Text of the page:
Friday, December 17, 2010

December 17, 2010: Oahu - Bishop Museum, Chart House

This morning we attempted to get our marriage license at the Department of Health. But it turned out that they were closed - on furlough. We could, if we really needed to, call up the emergency official and go out to their house to get a license. But we've still got Monday to take care of it, so there was no need to waste our time today on a monumental transit/taxi journey. I am, however, still miffed that my careful planning was foiled.

So Mark headed back to the conference while I went on to Bishop Museum. The museum had been recommended to me by Margot Mackay, one of my medical art professors, so it was high on my list. I was not disappointed - it had a great collection of historical and cultural artifacts from Hawaii and from the rest of the Polynesian islands. There was also an extensive program of tours with some of the most knowledgeable and enthusiastic guides I've had yet at a museum - I went on three tours and attended one performance, and all were excellent.

One of the most useful things I learned was the pronunciation of Hawiian words: each vowel is generally pronounced separately (not combined together as in English) and has only one sound (also unlike English). Now I can tackle all the intimidatingly long street names.

Also interesting was the history of the islands: how they came to be united as one kingdom (warfare and truces amongst tribes), then annexed by the United States (hugely unpopular with the Hawaiians) and eventually became a US state (regarded as better than being in some sort of limbo, but not as good as being returned to independent nationhood). The more I learn about it the less Hawaii seems to be American.

The main Hawaiian building was gorgeous - apparently it was closed for extensive renovations, and just reopened recently. The Polynesian exhibits are clearly due for the same make-over - the mustard yellow felt backdrops and faded typed signage looked like relics of the 1970s, although that had its own charm, and the artifacts themselves were still amazing. The American Museum of Natural History in New York City also has a large collection of Polynesian artifacts, but this collection felt more cohesive to me - not sure if that's due to a larger size, or just better organization.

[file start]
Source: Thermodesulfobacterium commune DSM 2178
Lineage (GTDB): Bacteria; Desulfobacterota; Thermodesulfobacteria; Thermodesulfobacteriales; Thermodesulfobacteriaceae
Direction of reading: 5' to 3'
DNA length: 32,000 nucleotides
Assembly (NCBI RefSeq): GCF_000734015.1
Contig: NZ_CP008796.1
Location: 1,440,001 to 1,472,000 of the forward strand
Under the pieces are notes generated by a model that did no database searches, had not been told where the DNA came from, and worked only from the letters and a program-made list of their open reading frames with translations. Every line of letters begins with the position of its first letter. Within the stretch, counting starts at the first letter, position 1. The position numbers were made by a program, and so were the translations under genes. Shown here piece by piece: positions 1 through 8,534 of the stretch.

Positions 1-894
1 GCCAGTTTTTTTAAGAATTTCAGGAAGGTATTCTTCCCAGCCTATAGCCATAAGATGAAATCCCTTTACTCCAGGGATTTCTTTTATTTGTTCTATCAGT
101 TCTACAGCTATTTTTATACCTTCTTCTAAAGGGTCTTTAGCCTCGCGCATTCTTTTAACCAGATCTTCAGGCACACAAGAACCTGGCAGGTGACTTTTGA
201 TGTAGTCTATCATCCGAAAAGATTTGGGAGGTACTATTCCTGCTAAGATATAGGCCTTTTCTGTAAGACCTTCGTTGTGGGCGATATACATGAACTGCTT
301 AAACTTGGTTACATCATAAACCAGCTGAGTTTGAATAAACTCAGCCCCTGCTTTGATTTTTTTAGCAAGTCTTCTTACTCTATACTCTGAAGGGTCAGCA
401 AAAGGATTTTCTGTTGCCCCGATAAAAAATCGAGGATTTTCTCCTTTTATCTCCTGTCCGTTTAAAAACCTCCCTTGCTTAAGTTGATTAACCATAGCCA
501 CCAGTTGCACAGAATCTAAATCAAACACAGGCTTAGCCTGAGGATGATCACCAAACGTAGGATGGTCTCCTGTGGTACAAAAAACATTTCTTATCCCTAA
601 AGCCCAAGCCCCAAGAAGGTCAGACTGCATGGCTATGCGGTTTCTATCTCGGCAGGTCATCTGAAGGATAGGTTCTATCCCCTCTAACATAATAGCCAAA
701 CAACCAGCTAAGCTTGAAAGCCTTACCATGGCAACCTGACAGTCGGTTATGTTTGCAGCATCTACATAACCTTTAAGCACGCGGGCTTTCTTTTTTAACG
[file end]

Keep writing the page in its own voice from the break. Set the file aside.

We had dinner at The Chart House with friends from the conference. I got the porkchops with asparagus. Two full-sized chops. Six spears of asparagus (and I may be generously misremembering - it might have been as little as four spears). Where's the option to trade in one of the porkchops for a little more asparagus?! Who needs this much meat?

The main museum hall. It's all native wood, but it had to be shipped to the mainland USA to be carved, then shipped back - expensive.

55-foot-long sperm whale skeleton, purchased from Rochester, NY, then taken cross-country and shipped to Hawaii in 1901 - quite the production at that time.

Kuka'ilimoku, a feathered ancestral deity, at least as old as the early 1800s. Many of the most valuable items in indigenous Hawaiian culture were made of thousands of tiny feathers, such as this figure and cloaks for royalty.

What do you do for weaponry on islands that have no metal? Make them using shark teeth!

Is it wrong that I find this painting on a shell beautiful rather than tacky? It is believed to have been painted by the founder of the museum, Bernice Pauahi Bishop.

My favourite item from the exhibition of botanical illustrations and herbarium specimens is this pressed specimen of a pineapple - ask yourself how you would dry and press flat a pineapple to glue onto a piece of paper?

I love the protest quilts made by Hawaiian women after annexation - flying the Hawaiian flag was made illegal, so they sewed them into quilts instead.

Kahili - a collection of the feather standards of royalty. Very elaborate arrangement of feathers, yet it's the poles that are actually the significant item - they were named, passed down through generations, acquired mystique - whereas the feathers could be replaced. I've never really seen anything like these.

A sweet potato god, from the older displays in the Polynesian hall. Isn't this the cutest scene ever? The mustard yellow felt, the hand-created signage with the rounded corners, and then the carving itself! I love out-dated museum displays.

Another amusing display in the Polynesian hall - the items may be gone, but their ghostly silhouettes remain behind on the faded felt backgrounds.

Carving of a leg - is it meant to represent tattooing? It isn't known for certain, but tattooing was a popular form of ornamentation.

Truly eerie masks and costumes for use in the tamate dance of Vanikoro. I can't imagine them being anything but frightening, but the dance is apparently comic entertainment.

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